Dear Sister, I love your blog. I really really really do. You cover tough topics with humor and grace and for that, God bless you. As for my question.. I grew up with an amazing boy whom I dated when I was 14. We continued dating until college separated us. lately I've been talking to him again and we are becoming very close again. Unfortunately he's made some (as he called them) mistakes in his first year of school. Sadly he fell into the trap of partying hard, sleeping around, and slacking off. I asked him to go to confession, but he says he would like to, but he can't if he feels forced, or unless it's on his terms and he feels ready. He doesn't feel ready now. Ok, I have two questions. 1. Is it wrong for me to be so persistent? I'm always bugging him about it, getting upset when he says no, and I've practically dragged him to church. I'm afraid it's selfish of me to want him to come back to God to make me feel better. If that makes sense..

Amazing is a good enough word for this fellow, I suppose.

Yes, it's wrong of you to be so persistent. Does that surprise you that the old nun would say stop nagging this guy?  Nagging never works. Unless you're St. Monica.  She prayed more than she nagged, I think.

 What's the second question? I have one for you. What's so amazing about this guy?

It is amazing that he would do all of that stuff, mortal sins included, and not "feel ready" to go to confession or Mass or anyplace else but on a date with you. Did you ever hear this old chestnut, "You can lead a horse to water, but you can't make him drink"?  Your horse is not thirsty. 

If it didn't bother you so much, you could ride off into the sunset with him, two happy pagans, destined for Hell.  But you're on the right track and he isn't. No amount of pleading and cajoling is going to get him past the dragging stage. And if you're dragging him, it means he really doesn't want to be there, is probably thinking of last night's football game while he's there and wondering what kind of sandwich you'll make him when you get home.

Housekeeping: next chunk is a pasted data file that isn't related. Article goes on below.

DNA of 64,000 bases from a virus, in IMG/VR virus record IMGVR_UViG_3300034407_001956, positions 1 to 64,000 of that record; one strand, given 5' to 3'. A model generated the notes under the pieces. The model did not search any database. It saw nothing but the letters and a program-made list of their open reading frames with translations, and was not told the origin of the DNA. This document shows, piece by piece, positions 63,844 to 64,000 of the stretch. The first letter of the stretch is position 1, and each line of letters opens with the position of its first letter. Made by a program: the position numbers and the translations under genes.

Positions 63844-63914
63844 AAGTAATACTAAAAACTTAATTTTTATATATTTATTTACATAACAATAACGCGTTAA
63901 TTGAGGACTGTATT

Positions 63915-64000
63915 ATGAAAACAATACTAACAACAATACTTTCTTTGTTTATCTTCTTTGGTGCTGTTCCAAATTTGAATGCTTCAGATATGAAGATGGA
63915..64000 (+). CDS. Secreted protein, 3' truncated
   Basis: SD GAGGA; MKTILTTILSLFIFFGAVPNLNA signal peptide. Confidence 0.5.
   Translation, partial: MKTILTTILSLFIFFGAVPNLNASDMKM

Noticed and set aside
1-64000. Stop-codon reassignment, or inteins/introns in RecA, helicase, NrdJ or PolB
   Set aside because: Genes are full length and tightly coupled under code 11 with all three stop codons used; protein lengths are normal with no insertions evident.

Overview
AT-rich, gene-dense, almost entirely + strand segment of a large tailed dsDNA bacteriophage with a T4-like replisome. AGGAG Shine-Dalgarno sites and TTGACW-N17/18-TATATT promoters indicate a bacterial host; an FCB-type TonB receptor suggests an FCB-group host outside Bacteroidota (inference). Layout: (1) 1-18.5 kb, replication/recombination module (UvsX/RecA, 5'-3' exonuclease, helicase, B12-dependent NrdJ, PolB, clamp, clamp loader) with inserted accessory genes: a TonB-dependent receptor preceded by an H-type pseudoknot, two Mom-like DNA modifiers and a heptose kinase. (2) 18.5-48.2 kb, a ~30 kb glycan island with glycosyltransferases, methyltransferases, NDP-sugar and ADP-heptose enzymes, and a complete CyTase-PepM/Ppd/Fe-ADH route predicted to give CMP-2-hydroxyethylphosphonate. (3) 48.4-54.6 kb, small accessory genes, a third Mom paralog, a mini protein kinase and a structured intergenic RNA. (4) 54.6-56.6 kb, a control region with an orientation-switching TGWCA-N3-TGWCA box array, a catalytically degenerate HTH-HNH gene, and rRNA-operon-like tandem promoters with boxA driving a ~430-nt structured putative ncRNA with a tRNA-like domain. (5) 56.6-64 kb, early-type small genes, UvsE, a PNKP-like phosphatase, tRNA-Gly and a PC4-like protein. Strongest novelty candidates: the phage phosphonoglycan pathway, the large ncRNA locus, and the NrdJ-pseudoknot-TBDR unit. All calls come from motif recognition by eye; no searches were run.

How is wanting what's best for someone else selfish? You lost me there.

But then, I'm lost altogether on what makes this fellow so amazing.  Amazing in a good way, at least. Not seeing it.

If your life with God is important to you, but his life with God is not important to him, you are never going to be happy with Mr. Amazing.  And if he just goes through the motions to make you happy, he will never be happy. Unless you make great sandwiches.

All is not lost, however!

We have ways of dealing with this type of thing. We have the wonderful GREEN SCAPULAR.  This is just the ticket for you two lovebirds.  Get your hands on one of these.  It's purpose is to bring people back to the Church.

May I be so bold as to suggest that you take a breather from Mr. Amazing?  Think of him as a addiction. To break an addiction you have to have 90 days away from the drug. That will stop the chemical reaction your brain is having to being with him, just like it does for cocaine and heroine.  A total break. No communication of any kind. Nophone calls, letters, bathroom wall writings,  emails, talking, letters, tweets or texting. No facebook.  You can tell him you're taking a break for 90 days. Count the days.